My son was in Apex’ AOIT pgm, finished around 2009, it was great, a unique and lucky opportunity for Apex students. He went on to a Comp Sci degree at UNC Charlotte and is a software engineer in Cincinnati now, with a huge Indian consulting firm, doing very well.
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I-Ting Huang from Holt Rd · 12h ago
My son was graduated from Apex High’s AOIT program last year. I have asked him to give you some input. Here is what he wrote: The Academy of Information Technology aka AOIT has one of the most misleading names I have ever encountered in my life. Although we did work a lot with technology e.g. coding, website design, etc., the Academy really tries to focus on preparing students for their best possible futures in many aspects other than technology. We focused a lot on developing soft skills, like presentation skills and ways to work effectively in teams. These are also the exact things the Academy fails to advertise/showcase time and time again. I came into the program thinking I was going to do hardcore programming stuff and that thought process quickly disappeared within the first year.
AOIT contains a cohort of 90 students chosen through a lottery system of all who had applied. Chosen students are then placed in special AOIT-only classes where the only students in the class are in AOIT in addition to their regular classes. These classes can include anything from biology class to english class, classes that have absolutely nothing to do with technology; however, AOIT incorporates multiple projects and required presentations into those classes that are largely nonexistent in “regular” non-AOIT classes. Because you are taking many classes with the same people i.e. the people in AOIT that are in your grade, friendships are easily formed. I must say that AOIT helped me a lot in transitioning into high school in this regard. Making friends was easy through projects and conversations and adjusted me to the high school environment quickly. Many of my close friends today are/were from the AOIT program.
We also go on many AOIT-only field trips as a cohort; some are fun like going to the zoo or a high ropes course, but others are serious preparations for the future, such as the visit to NC State’s campus for practice job interviews. You most definitely do not get these opportunities outside of AOIT and the aspect of building relationships with your fellow AOIT classmates is again emphasized. As you progress through high school, the amount of AOIT-only classes decreases (I had only one AOIT-only class and seven regular classes my senior year) and field trips become less common, but the bonds you forged with your AOIT friends remain solidly intact.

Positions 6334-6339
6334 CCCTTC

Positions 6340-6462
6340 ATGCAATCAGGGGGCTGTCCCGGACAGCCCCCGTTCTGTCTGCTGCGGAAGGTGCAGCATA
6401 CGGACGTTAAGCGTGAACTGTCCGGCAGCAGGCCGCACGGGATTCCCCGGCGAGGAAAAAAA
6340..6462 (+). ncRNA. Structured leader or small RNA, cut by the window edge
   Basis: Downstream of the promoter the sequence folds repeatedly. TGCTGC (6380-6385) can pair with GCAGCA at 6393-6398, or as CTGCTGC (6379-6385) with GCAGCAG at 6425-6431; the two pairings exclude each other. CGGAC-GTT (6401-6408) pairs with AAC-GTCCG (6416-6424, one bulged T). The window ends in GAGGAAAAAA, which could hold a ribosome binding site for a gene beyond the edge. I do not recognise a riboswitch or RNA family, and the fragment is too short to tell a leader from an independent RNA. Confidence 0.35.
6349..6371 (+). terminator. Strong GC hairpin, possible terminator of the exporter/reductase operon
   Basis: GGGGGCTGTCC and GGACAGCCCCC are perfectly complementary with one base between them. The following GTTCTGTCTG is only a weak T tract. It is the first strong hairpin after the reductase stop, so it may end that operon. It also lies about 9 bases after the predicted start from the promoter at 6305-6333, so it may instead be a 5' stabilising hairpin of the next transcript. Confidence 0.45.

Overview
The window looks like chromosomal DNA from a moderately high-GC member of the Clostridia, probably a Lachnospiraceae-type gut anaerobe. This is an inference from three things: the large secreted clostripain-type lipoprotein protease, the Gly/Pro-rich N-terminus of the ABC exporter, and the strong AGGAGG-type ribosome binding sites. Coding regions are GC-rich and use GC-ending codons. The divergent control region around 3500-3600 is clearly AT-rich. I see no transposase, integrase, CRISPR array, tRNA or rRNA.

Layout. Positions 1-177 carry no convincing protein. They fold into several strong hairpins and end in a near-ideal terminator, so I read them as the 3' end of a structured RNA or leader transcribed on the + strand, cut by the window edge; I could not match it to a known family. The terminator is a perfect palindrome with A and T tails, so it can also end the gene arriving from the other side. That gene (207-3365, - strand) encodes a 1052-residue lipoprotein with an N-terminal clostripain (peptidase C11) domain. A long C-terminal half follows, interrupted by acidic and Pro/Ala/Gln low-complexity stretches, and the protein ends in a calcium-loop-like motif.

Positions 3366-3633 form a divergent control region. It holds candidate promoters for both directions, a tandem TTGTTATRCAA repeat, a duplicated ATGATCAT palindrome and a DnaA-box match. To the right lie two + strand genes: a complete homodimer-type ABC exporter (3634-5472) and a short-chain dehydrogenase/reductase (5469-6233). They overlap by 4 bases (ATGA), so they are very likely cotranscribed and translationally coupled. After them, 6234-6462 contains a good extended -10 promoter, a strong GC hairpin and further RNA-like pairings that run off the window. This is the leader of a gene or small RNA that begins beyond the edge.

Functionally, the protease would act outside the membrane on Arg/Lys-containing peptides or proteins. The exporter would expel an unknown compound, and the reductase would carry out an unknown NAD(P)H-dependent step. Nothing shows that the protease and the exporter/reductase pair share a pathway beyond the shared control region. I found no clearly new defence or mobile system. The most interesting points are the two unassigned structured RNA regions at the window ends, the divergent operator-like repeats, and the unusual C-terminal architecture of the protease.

The biggest thing that I thank AOIT for is their internship program. Graduation from the program requires each student to have an internship the summer after his/her junior year. In the process of getting an internship, we had to write resumes and interview with real company recruiters; this was the real deal. Although students are ultimately responsible for getting an internship, AOIT board members and staff immensely aid students in the process. This opportunity is absolutely invaluable. It is ludicrous for someone to already have internship experience before even coming to college, and it makes finding internships in college a whole lot easier. Not only do you get paid more than your average fast food summer job would (AOIT requires that the internship selected provides compensation), you get to see what life is like in an actual real-life work environment and learn hands on how to communicate with your coworkers and manager, manage projects, and countless other practical scenarios; it’s downright incredible.
The only downside to AOIT would be that some AOIT-only classes may conflict with the regular classes that a student may want to take in regards to time scheduling. For instance, I was unable to enroll in a band class my freshman year because I had so many AOIT-only classes that were the same time as the band class.